• Manuka AOR

              @ cogito: I too think that a Metiria/ Andrew ticket would be a winner. But without Shaw lurking behind them – that would be a real no-go for some voters.

  7. Sirenia 7

    Similar story in Canada – same elements, same PR and international money. But Harper tripped up.

    • Anne 7.1

      Agree. Key has come perilously close to tripping up a few times now but managed to quickly get back on his feet again. There’s a likelihood that one day he will trip up and fall flat on his face. Here’s hoping. 👿

      • cogito 7.1.1

        Let’s make sure we put a few banana skins in his way.

        • marty mars

          yep rather than give up and let him kick us all until his boots wear out – fuck I’m going to eat a banana right now!

          • cogito

            🙂 We need to find his skeletons, then we’ll have him.

            • Colonial Viper

              no doubt the NSA etc have a full record of his indiscretions. The elite keep tight reins over their own.

              • cogito

                ….then someone spills the beans. Only a matter of time. People like Key make enemies – he was known as the smiling assassin after all – and enemies don’t stay silent for ever.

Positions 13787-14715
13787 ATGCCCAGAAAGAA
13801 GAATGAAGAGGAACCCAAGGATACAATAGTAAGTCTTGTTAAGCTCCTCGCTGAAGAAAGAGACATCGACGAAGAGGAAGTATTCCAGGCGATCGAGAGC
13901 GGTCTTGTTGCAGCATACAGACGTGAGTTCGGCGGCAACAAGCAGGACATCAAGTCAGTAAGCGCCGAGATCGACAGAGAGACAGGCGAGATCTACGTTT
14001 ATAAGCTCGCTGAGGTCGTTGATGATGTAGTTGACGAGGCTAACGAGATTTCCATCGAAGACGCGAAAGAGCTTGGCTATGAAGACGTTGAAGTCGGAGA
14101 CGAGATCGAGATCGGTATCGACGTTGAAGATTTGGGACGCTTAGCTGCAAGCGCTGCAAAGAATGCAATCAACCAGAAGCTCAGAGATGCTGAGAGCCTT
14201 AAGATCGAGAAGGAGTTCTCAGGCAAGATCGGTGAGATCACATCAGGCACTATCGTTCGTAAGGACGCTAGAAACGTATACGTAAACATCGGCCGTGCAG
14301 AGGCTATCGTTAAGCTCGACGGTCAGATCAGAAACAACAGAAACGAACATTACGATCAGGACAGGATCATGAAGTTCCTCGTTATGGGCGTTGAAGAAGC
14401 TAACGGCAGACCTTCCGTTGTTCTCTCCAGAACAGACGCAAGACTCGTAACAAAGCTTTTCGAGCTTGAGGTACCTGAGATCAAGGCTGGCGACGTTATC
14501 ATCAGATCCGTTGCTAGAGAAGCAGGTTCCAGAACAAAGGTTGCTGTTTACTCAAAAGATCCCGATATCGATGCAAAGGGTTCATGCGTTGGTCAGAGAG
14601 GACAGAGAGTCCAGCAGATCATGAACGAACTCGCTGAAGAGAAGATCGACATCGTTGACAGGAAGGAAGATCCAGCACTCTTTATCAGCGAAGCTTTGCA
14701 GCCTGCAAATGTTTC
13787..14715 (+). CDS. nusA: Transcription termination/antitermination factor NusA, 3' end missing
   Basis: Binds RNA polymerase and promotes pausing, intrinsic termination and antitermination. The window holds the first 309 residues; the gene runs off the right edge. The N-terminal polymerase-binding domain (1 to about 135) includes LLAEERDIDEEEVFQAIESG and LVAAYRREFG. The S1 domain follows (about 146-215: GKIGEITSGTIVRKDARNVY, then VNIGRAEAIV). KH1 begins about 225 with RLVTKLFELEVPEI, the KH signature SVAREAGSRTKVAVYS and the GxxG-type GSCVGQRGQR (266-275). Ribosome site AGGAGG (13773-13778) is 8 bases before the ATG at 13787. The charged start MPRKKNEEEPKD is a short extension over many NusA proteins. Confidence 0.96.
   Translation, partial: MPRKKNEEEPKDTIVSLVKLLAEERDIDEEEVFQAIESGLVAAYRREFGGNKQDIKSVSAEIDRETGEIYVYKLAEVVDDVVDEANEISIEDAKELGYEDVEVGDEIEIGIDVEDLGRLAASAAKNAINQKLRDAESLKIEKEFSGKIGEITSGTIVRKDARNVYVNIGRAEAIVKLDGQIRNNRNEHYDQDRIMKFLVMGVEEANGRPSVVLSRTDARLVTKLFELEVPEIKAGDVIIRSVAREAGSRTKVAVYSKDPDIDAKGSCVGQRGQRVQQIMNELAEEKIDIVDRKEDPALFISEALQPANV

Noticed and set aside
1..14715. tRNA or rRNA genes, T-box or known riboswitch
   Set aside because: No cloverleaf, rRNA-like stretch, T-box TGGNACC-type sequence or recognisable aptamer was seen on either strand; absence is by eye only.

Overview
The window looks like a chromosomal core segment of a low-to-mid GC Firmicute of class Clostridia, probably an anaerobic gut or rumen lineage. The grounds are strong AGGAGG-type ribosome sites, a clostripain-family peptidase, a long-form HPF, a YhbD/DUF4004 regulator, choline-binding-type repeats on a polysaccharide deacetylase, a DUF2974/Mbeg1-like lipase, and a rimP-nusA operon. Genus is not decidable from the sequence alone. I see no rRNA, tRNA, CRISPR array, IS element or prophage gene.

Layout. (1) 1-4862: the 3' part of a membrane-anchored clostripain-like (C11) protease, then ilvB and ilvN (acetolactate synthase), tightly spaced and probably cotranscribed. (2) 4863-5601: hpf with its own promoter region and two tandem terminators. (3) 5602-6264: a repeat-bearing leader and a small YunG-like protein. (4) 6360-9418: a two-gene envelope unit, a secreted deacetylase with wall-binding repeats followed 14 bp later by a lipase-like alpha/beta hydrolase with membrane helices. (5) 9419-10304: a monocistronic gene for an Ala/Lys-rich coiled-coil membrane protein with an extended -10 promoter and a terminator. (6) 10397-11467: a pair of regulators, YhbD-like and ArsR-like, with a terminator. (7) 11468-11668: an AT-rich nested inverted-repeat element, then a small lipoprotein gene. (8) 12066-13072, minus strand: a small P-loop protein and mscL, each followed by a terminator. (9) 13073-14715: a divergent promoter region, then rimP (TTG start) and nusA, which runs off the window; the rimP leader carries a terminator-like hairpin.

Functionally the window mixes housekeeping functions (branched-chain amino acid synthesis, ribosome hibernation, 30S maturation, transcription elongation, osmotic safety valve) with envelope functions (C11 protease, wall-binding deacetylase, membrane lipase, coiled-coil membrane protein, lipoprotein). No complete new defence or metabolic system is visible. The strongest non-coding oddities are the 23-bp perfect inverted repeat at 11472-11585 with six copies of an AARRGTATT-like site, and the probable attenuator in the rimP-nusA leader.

• James

              You have looked and looked and never found them. Perhaps the left getting their shit in order would be a better use of time.

              Still – I guess all of you buying bananas is good for the economy.

              • b waghorn

                The biggest banana peel I see comes in the shape of collins , I see she’s already overstepped her boundaries once this year.
                He’ll be regretting bringing her back before the years out.

  8. Colonial Viper 8

    RL you are on the $$$ with this post.

    One minor modification from my perspective however: I think that Key will win a historic 4th term, but hand over the reins to Nikki Kaye or Paula Bennett in a well signalled move just ahead of 2020.

    Key has got bigger things to move on to on behalf of the oligarchy.

    Oh yeah, although it matters not one whit, Andrew Little will be history early 2018 and GR2020 will be in charge of Labour, just as he has always wanted.